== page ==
What, in your opinion, can be done to make young people consider opportunities in agriculture?
Clinton: As a young person with a technical background, I’ve seen a lot of innovations by young people in the agri-tech field. This is encouraging because it shows young people have an interest in developing innovations that farmers and the agriculture industry can benefit from. And while not all young people can be directly involved in agri-tech, I think there are many opportunities in this industry. The value chain is broader than just taking a jembe and going to dig. And I think if organisations and stakeholders in this industry can make the opportunities available for young people by offering the skills and training required, many young people will take up jobs in this sector.
What’s next for IBees?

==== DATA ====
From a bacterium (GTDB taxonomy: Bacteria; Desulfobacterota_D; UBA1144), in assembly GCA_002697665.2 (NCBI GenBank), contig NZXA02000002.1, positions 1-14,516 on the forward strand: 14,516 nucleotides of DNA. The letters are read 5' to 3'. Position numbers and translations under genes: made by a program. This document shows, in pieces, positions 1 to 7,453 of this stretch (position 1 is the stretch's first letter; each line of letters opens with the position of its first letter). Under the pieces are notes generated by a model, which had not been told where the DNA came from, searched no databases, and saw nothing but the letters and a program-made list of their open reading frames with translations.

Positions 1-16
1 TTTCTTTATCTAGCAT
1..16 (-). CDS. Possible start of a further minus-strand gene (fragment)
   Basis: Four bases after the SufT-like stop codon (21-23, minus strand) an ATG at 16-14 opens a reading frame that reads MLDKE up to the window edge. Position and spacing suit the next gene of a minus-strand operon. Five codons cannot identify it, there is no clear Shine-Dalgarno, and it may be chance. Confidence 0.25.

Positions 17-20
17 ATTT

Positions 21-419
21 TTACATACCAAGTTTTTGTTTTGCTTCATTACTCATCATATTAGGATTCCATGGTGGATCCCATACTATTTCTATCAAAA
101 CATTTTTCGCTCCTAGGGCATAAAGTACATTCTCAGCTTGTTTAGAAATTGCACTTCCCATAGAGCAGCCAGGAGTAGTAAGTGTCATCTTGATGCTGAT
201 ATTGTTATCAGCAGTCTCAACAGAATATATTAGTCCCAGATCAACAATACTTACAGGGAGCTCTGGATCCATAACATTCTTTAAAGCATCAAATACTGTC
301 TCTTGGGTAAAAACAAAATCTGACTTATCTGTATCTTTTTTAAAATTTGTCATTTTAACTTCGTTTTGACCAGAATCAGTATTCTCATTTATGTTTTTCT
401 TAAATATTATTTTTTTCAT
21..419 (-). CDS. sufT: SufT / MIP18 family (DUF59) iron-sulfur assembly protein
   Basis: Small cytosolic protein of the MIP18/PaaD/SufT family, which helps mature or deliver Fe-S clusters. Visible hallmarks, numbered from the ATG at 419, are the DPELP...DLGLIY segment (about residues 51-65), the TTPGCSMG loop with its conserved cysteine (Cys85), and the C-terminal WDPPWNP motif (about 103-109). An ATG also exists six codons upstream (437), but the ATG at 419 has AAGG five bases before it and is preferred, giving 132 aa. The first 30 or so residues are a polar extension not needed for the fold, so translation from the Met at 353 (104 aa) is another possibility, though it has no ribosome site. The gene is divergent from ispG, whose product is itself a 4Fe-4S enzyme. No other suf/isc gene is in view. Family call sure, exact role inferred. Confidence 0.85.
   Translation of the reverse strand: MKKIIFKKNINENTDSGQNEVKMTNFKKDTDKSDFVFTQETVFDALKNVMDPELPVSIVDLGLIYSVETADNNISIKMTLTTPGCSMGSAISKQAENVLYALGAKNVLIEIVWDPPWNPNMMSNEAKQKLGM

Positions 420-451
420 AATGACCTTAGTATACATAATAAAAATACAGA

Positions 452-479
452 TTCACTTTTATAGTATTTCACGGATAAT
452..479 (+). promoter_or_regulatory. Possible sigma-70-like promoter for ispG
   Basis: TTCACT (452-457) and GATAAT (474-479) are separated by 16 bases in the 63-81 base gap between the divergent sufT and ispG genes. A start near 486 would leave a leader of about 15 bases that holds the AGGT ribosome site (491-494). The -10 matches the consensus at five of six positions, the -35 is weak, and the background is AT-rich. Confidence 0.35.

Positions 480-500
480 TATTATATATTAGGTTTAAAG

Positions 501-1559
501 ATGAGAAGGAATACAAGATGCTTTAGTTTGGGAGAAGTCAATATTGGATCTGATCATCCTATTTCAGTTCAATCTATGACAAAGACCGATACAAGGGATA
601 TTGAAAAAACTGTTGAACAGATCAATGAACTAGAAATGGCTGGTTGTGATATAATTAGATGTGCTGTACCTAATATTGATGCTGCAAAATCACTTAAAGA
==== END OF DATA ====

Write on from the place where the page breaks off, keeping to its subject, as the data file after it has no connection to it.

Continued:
Clinton: Like I mentioned, we just expanded into Murang’a County and our goal is to scale beyond Kenya into other beekeeping countries. The challenges bee farmers are facing in Kenya are also common with bee farmers in other countries, so we believe we can help provide a solution. Aside from making profit from selling our device, we want to gather the data we receive from the devices from beehives in different locations and work with institutions to use the data to learn about how we can save our bees. We want to make an impact on our planet through saving the bees because the importance of bees for our environment and to our crops and food systems cannot be understated. So, aside from IBees being something really cool that my two friends and I designed, we want our work to make an impact in the world.